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Sheriff Tompkins touts progress, endorsements as he faces first election

Yawu Miller | 6/18/2014, 10:21 a.m.
Sheriff Steve Tompkins

Twelve years ago when Steve Tompkins began working in the Suffolk County Sheriff’s department, there was nowhere to go but up.

His then boss, former Sheriff Andrea Cabral, was working to restore confidence in a system that was dogged by scandal and abuse – a $5 million lawsuit from a woman who was illegally strip searched by guards and a ring of corrupt guards who allegedly brought contraband into the Suffolk County Jail and bedded with female inmates.

“We had to DNA-check four officers to see which one got a female prisoner pregnant,” Tompkins recalls. “We had some work to do when we got there.”

As Cabral’s director of communications, and later as chief of external affairs, Tompkins was often the public face of the department during challenging times.

Tompkins’ tenacity and people skills earned him the respect of local elected officials, many of whom have endorsed his campaign for the Sheriff’s office, to which he was appointed in 2013, after Cabral left to become Secretary of Public Safety under the administration of Gov. Deval Patrick.

And if endorsements are any indication, Tompkins has also earned the respect of the guards who now work for him, garnering the first-ever endorsement of a Suffolk County Sheriff by the Jail Officers and Employees Association of Suffolk County.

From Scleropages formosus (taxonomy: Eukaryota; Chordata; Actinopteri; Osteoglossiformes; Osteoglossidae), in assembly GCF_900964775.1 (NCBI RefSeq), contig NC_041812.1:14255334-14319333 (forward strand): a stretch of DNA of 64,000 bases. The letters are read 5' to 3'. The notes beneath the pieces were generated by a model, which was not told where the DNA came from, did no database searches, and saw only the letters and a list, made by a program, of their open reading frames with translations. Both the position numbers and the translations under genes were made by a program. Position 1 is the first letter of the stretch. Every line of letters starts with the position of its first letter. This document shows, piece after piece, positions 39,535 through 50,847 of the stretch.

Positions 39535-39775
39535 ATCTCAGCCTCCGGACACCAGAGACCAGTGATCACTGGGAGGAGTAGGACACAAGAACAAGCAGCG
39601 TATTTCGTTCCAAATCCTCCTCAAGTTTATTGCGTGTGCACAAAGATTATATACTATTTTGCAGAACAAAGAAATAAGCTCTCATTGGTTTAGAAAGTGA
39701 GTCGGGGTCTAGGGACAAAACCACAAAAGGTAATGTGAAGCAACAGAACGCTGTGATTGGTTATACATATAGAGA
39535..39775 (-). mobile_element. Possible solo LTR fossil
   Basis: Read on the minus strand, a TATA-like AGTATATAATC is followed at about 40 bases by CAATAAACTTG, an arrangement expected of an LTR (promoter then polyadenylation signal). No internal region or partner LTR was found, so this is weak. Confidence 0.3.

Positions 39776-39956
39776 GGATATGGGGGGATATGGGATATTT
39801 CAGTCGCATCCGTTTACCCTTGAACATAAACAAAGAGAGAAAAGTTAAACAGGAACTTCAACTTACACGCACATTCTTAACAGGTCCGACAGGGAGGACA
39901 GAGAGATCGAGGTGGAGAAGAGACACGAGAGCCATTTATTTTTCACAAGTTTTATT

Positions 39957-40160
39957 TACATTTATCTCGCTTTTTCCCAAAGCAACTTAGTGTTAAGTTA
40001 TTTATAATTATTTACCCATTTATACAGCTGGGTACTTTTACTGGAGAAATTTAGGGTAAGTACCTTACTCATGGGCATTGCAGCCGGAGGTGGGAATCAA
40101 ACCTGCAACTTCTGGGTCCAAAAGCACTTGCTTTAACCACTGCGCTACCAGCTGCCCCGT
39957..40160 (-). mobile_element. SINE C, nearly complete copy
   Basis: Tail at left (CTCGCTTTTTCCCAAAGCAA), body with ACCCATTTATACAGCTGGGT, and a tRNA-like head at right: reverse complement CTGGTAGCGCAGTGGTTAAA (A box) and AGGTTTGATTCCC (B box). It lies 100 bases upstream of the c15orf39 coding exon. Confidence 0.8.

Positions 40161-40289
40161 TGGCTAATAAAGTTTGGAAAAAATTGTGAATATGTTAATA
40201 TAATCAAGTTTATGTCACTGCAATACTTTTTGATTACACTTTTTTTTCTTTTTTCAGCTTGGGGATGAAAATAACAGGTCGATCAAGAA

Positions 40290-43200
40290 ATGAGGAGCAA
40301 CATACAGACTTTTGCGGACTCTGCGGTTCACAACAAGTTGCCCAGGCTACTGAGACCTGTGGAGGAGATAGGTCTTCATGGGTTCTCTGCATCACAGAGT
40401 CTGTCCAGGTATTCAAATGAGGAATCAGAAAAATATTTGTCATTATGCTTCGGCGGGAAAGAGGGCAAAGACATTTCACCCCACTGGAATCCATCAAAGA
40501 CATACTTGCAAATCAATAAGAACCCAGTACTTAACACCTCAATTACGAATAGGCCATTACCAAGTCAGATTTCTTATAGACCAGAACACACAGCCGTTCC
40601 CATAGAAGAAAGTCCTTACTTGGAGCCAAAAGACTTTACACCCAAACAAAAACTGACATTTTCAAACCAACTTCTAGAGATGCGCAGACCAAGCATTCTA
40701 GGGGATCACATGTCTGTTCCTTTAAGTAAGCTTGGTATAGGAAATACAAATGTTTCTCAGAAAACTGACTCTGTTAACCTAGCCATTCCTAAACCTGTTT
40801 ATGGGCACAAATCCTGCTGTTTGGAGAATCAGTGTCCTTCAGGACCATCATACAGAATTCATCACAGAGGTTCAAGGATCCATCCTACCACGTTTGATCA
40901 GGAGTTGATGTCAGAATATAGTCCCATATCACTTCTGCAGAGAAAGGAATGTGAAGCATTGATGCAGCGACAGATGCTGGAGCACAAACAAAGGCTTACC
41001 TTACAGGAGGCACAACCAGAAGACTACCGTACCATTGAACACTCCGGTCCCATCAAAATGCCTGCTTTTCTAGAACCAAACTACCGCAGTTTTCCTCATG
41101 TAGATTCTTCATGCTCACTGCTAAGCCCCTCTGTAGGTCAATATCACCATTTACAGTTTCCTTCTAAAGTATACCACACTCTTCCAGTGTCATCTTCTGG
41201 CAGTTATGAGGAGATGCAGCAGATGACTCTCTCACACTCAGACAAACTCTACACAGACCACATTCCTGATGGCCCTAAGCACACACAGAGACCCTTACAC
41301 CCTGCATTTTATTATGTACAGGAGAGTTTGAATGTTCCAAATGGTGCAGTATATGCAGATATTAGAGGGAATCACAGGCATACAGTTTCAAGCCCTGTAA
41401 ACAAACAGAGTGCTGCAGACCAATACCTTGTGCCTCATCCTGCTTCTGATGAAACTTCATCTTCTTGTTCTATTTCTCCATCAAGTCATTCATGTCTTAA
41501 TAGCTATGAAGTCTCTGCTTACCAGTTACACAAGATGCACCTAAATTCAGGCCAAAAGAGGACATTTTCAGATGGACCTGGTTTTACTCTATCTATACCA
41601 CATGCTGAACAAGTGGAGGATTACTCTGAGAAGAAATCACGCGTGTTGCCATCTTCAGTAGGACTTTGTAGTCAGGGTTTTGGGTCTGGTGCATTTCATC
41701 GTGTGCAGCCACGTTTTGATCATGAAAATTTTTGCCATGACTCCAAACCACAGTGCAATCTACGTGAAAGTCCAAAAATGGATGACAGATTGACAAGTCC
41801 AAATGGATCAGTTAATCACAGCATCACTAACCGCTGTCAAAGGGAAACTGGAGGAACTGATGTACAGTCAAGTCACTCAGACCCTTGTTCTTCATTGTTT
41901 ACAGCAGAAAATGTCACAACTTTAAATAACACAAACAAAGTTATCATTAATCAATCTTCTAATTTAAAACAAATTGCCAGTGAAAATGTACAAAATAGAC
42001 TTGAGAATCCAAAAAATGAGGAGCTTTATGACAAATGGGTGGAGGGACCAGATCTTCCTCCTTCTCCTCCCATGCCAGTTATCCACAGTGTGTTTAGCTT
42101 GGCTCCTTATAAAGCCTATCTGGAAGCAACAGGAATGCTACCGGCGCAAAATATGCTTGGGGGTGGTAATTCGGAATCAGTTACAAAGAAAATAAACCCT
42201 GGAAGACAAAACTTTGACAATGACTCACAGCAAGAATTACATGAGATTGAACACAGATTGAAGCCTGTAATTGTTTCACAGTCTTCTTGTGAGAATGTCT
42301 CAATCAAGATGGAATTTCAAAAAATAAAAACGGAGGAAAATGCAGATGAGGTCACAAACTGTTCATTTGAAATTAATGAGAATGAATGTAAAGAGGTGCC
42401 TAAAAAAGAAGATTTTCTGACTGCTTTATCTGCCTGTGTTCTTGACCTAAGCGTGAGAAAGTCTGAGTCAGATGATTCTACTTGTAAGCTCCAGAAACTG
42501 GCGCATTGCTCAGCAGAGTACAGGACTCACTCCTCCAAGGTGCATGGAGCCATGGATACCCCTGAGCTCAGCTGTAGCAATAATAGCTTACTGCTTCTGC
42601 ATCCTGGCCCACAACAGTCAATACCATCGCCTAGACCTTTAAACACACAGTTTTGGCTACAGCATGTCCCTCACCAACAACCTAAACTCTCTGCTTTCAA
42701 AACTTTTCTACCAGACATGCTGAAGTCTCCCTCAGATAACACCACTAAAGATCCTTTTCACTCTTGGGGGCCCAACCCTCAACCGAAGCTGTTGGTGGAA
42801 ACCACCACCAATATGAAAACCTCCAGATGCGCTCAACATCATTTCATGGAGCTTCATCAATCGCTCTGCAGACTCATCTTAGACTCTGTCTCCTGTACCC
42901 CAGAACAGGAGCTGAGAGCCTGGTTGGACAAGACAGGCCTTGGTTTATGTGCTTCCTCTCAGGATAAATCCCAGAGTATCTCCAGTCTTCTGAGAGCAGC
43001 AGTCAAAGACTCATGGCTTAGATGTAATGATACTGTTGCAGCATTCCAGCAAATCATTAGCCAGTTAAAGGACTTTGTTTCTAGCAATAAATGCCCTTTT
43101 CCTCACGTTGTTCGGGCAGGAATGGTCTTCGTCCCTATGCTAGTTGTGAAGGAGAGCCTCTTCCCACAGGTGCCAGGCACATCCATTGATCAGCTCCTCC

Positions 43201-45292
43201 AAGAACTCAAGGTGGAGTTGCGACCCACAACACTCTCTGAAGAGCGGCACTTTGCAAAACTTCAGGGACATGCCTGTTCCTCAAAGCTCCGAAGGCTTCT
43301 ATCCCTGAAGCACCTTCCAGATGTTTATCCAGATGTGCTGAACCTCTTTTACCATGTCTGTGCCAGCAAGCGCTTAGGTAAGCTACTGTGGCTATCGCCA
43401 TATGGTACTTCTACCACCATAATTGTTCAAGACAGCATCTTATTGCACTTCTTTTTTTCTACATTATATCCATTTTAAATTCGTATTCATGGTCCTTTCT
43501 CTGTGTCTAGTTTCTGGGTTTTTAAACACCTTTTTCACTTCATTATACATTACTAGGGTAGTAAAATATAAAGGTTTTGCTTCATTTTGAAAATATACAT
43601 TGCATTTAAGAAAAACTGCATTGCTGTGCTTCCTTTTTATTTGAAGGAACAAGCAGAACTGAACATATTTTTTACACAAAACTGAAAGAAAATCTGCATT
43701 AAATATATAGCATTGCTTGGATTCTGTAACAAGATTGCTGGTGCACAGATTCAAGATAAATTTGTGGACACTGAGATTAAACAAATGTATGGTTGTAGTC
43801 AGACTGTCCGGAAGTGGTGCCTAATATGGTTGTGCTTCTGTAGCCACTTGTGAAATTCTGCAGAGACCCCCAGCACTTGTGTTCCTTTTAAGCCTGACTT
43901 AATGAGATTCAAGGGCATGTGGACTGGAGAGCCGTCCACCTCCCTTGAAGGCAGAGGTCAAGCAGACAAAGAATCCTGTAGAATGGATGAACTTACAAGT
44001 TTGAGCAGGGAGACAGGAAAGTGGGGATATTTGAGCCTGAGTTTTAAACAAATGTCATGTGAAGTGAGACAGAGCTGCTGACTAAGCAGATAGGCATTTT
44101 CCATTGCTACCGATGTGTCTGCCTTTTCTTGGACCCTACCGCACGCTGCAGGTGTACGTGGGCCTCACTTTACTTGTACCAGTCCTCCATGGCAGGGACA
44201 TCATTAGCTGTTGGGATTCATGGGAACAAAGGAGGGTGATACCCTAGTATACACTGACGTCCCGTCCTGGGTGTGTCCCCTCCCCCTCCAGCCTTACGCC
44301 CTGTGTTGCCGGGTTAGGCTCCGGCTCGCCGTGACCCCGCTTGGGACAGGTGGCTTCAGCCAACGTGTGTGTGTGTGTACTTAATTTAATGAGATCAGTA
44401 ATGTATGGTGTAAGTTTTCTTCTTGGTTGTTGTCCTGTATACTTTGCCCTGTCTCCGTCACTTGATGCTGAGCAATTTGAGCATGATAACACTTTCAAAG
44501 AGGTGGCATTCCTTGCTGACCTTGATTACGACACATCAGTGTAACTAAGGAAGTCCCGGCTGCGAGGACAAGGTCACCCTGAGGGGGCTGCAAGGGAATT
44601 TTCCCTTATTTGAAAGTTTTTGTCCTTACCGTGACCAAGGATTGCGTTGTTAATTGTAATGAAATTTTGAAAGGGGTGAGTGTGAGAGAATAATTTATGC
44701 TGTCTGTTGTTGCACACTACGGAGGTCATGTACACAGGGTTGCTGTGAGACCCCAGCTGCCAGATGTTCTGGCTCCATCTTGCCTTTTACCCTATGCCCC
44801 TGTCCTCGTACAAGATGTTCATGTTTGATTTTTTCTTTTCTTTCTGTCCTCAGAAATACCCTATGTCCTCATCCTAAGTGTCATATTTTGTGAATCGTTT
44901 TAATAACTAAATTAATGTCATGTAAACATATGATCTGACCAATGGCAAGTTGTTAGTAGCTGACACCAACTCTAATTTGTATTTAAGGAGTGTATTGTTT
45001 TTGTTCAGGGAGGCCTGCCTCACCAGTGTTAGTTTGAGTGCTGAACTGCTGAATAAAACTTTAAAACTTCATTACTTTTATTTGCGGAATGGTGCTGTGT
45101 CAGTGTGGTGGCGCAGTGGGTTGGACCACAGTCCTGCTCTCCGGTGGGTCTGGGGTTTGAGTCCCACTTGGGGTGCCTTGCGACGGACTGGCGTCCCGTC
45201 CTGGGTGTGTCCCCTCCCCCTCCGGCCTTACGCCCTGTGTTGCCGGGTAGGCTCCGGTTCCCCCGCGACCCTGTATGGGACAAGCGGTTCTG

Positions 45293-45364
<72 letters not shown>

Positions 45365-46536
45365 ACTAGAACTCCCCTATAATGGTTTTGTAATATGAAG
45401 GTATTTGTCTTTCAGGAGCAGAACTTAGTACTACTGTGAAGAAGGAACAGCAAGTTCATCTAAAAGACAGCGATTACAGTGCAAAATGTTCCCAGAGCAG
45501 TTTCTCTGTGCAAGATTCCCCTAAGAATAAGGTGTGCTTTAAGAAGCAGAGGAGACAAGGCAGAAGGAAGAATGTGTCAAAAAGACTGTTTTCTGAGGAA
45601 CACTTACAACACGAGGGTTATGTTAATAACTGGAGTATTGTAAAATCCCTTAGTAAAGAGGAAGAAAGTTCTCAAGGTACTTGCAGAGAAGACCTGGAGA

“Our relationship with the officers has gotten remarkably better,” he commented.

Tompkins says his 12 years in the sheriff’s office helped him earn the trust of the corrections officers.

“When I became sheriff, I was still Steve Tompkins,” he said. “I knew a lot of the issues [the corrections officers] were working to address.”

The Suffolk County Sheriff’s department oversees the South Bay House of Correction, the large prison near the Massachusetts Avenue exit to the Southeast Expressway and the Nashua Street Jail, near the Museum of Science. Prisoners in South Bay serve sentences of up to two-and-a-half years. The Nashua Street jail houses detainees awaiting trial. There are more than 1,800 inmates in the system and 1,000 employees, three-quarters of them corrections officers.

Tompkins says he has focused on five areas during his tenure as sheriff: the care, custody and control of detainees; education programs for inmates and the community at large; anti-violence initiatives; resources for addiction and mental health for inmates and re-entry programs to prepare inmates for life after incarceration.

On the last point, Tompkins notes the average cost of $46,000 a year it takes to house inmates in Massachusetts and the 46 percent recidivism rate that ensures that the state’s jails and prisons remain filled.

“People need employment, housing and health care when they leave our facilities,” he said. “In the absence of those three things, it’s really difficult.”

On the education front, the South Bay House of Corrections offers inmates a GED program and vocational training in areas including carpentry, landscaping and printing. Tompkins says he’s looking to expand the trainings into areas like culinary arts, hospitality services and urban farming.

“What we’re looking at is vocations where you have a skill and are employable,” he said.